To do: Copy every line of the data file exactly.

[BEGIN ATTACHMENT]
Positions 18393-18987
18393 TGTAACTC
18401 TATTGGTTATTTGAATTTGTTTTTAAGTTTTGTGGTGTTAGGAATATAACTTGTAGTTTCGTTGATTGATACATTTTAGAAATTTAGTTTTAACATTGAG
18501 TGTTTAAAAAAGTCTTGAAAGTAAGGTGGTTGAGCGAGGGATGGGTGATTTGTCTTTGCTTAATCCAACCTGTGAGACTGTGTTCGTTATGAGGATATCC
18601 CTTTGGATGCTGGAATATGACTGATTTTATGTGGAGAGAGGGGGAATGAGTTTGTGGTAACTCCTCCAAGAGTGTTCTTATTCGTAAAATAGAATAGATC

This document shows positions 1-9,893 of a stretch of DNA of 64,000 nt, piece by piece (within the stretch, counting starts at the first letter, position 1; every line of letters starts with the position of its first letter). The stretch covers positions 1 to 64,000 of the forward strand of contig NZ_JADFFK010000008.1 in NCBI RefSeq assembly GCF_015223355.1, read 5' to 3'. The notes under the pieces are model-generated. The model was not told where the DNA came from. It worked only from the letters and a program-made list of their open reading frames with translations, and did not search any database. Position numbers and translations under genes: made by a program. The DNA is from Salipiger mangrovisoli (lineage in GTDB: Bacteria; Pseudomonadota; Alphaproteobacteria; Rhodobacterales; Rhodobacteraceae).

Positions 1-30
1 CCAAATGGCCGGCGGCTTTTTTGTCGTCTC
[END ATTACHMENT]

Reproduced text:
Positions 18393-18987
18393 TGTAACTC
18401 TATTGGTTATTTGAATTTGTTTTTAAGTTTTGTGGTGTTAGGAATATAACTTGTAGTTTCGTTGATTGATACATTTTAGAAATTTAGTTTTAACATTGAG
18501 TGTTTAAAAAAGTCTTGAAAGTAAGGTGGTTGAGCGAGGGATGGGTGATTTGTCTTTGCTTAATCCAACCTGTGAGACTGTGTTCGTTATGAGGATATCC
18601 CTTTGGATGCTGGAATATGACTGATTTTATGTGGAGAGAGGGGGAATGAGTTTGTGGTAACTCCTCCAAGAGTGTTCTTATTCGTAAAATAGAATAGATC

This document shows positions 1-9,893 of a stretch of DNA of 64,000 nt, piece by piece (within the stretch, counting starts at the first letter, position 1; every line of letters starts with the position of its first letter). The stretch covers positions 1 to 64,000 of the forward strand of contig NZ_JADFFK010000008.1 in NCBI RefSeq assembly GCF_015223355.1, read 5' to 3'. The notes under the pieces are model-generated. The model was not told where the DNA came from. It worked only from the letters and a program-made list of their open reading frames with translations, and did not search any database. Position numbers and translations under genes: made by a program. The DNA is from Salipiger mangrovisoli (lineage in GTDB: Bacteria; Pseudomonadota; Alphaproteobacteria; Rhodobacterales; Rhodobacteraceae).

Positions 1-30
1 CCAAATGGCCGGCGGCTTTTTTGTCGTCTC